RAKBANK expands its mobile banking options by launching ‘MobileCash’, which may well revolutionise the money transfer service in the region.
At a press conference held on Tuesday, August 19, the bank’s CEO, Peter England, introduced the product as an attempt to make “everyday banking a more simple and straightforward concept”.
MobileCash allows customers to send up to AED5,000 to any beneficiary using their mobile phones, which the recipient can collect from any RAKBANK ATM, without the need for a bank account. By nominating a beneficiary – which can include oneself (in case the sender is not in possession of their card, but is in need of cash) – and the amount to be sent, the recipient receives an SMS notifying them of the transfer and a password they simply need to enter into the ATM to withdraw the money.
Although it’s a service that is unique to the UAE, its weakness clearly lies in limited access, ie in order to use the service, the sender has to have a RAKBANK mobile account and the recipient has to have access to one of the 200 nationwide RAKBANK ATMs.
Speaking to AMEinfo, England says: “It’s possible that we’ll consolidate with other banks in the future and offer this service across the retail banking industry – however, they first have to jump on board with the idea, the software, etc.”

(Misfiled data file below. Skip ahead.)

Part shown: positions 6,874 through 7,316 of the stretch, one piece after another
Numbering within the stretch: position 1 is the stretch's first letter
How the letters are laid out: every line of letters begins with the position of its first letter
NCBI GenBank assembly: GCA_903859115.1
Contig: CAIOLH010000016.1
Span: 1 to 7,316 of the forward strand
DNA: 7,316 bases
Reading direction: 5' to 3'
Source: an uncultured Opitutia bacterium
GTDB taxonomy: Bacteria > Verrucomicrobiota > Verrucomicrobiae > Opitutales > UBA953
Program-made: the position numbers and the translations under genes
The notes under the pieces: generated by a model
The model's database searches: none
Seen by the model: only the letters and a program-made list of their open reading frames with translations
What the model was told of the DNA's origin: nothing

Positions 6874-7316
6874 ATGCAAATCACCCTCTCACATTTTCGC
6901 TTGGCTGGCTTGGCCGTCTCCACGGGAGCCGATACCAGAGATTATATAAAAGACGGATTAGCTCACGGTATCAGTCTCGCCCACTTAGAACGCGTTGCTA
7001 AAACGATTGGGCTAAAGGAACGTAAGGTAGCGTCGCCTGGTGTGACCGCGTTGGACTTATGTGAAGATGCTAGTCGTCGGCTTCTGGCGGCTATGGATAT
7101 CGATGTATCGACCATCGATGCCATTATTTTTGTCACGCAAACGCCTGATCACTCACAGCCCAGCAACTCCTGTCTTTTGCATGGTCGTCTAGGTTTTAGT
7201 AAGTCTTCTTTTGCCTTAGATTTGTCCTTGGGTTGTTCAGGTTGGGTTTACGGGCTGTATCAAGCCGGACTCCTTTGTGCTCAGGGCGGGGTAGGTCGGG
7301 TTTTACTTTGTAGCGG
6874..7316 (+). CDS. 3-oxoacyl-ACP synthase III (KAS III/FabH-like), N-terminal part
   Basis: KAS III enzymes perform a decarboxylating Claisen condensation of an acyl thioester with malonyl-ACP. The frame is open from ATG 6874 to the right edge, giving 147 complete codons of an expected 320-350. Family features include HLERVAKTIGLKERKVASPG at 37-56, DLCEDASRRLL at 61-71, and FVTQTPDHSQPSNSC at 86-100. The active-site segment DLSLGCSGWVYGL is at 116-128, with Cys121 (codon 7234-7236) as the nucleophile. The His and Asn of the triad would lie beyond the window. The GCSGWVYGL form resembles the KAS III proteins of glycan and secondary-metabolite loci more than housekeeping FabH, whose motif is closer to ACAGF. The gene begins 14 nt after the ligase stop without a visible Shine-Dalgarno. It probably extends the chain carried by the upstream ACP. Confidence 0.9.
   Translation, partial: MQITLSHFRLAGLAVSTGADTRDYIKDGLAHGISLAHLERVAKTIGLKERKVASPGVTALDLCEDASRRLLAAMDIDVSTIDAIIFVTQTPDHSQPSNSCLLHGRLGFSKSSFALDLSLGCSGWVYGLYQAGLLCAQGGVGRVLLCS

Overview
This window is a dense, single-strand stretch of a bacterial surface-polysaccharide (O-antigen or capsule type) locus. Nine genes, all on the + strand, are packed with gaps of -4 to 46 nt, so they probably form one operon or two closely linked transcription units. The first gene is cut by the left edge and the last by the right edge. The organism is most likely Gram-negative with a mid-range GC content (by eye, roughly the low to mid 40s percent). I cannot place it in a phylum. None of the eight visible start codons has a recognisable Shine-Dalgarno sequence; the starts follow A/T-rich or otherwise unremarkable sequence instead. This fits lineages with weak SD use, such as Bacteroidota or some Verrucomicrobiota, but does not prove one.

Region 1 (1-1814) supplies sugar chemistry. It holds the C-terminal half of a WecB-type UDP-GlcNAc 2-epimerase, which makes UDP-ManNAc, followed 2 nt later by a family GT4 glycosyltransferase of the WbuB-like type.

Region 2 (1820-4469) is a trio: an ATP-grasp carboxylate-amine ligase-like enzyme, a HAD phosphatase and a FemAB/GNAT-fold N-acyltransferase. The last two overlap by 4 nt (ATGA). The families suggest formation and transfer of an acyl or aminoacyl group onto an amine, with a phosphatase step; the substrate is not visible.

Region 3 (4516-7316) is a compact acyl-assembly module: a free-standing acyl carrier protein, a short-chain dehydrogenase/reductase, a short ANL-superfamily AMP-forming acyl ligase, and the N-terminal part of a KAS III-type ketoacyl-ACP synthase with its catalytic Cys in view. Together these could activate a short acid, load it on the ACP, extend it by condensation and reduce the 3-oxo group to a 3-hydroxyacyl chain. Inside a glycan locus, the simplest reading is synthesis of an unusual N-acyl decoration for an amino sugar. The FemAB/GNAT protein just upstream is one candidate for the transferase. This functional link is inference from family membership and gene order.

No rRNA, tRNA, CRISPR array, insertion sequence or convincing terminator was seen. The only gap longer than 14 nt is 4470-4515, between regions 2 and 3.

Nonetheless, if the concept were to become widespread and be adopted by other retail banks, the implications it can have on various services are vast. By eliminating the need for a physical bank card or a generic PIN, withdrawing cash will become both easier and safer than what is currently being offered by both MasterCard and Visa. On this note, the bank’s CEO suggests that it will be interesting to see how card providers would adapt to the service, if it were to significantly penetrate the market.
Moreover, transferring money without the need for a bank account is generally only served by the likes of Western Union and MoneyGram, which are both complicated and time consuming, particularly for recipients that have to physically collect the funds from official agents. If the concept were to be adopted across the UAE, let alone on a global level, it would completely redefine the money transfer service as we know it.
The first challenge for MobileCash will be its ability to attract interest from RAKBANK customers; only 25 per cent currently uses the bank’s mobile banking platform. Nonetheless, considering its vast strengths, it may well be a matter of time before cardless withdrawals become an everyday norm.